Chimera: Context-Aware Splittable Deep Multitasking Models for Edge Intelligence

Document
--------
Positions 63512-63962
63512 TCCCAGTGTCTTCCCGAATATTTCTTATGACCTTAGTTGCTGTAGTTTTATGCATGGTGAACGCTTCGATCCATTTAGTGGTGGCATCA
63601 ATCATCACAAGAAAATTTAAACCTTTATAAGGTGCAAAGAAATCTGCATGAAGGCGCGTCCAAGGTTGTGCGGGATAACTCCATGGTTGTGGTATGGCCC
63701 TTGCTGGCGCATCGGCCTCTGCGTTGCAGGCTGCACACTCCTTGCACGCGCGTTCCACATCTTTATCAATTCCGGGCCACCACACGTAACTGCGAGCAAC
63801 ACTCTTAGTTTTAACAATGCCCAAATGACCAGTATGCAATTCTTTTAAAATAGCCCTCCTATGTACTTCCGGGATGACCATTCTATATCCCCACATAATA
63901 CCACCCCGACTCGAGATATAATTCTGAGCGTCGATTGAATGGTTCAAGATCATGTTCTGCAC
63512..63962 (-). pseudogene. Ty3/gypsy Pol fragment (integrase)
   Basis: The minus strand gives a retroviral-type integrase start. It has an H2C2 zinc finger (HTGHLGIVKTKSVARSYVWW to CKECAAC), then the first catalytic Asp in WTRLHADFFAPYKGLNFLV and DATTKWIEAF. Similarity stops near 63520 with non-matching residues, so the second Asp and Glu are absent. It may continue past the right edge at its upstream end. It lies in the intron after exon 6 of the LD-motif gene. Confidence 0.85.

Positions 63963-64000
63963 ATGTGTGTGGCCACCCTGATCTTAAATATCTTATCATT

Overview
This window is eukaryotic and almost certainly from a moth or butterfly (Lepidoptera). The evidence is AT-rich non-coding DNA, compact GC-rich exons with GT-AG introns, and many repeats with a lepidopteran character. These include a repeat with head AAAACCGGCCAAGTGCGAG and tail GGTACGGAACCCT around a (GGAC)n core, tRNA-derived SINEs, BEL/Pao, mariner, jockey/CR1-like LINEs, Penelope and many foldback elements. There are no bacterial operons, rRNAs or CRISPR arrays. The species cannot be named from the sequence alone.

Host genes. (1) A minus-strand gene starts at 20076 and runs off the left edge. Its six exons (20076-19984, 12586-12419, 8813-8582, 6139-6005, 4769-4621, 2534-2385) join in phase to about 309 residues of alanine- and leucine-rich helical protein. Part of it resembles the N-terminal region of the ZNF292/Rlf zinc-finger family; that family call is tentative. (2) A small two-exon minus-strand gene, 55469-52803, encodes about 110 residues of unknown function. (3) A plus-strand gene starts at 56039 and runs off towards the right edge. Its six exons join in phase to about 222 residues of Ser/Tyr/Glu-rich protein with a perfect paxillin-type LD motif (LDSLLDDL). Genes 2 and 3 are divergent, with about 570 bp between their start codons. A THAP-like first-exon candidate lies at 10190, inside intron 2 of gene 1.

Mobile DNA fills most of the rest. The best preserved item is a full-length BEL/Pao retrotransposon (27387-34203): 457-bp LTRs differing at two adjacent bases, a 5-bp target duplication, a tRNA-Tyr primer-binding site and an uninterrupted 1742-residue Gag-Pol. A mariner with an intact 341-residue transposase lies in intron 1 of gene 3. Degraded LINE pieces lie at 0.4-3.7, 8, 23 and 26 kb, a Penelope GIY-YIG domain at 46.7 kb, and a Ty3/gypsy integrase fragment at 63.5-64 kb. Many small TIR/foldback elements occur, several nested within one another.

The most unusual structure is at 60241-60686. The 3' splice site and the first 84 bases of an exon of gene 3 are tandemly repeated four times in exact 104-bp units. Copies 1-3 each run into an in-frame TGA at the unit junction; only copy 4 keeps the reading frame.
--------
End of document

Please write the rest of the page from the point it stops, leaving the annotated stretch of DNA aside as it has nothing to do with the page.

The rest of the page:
Design of multitasking deep learning models has mostly focused on improving the accuracy of the constituent tasks, but the challenges of efficiently deploying such models in a device-edge collaborative setup (that is common in 5G deployments) has not been investigated. Towards this end, in this paper, we propose an approach called Chimera 1 for training (done Offline) and deployment (done Online) of multitasking deep learning models that are splittable across the device and edge. In the offline phase, we train our multi-tasking setup such that features from a pre-trained model for one of the tasks (called the Primary task) are extracted and task-specific sub-models are trained to generate the other (Secondary) tasks’ outputs through a knowledge distillation like training strategy to mimic the outputs of pre-trained models for the tasks. The task-specific sub-models are designed to be significantly lightweight than the original pre-trained models for the Secondary tasks. Once the sub-models are trained, during deployment, for given deployment context, characterized by the configurations, we search for the optimal (in terms of both model performance and cost) deployment strategy for the generated multitasking model, through finding one or multiple suitable layer(s) for splitting the model, so that inference workloads are distributed between the device and the edge server and the inference is done in a collaborative manner. Extensive experiments on benchmark computer vision tasks demonstrate that Chimera generates splittable multitasking models that are at least ~ 3 x parameter efficient than the existing such models, and the end-to-end device-edge collaborative inference becomes ~ 1.35 x faster with our choice of context-aware splitting decisions.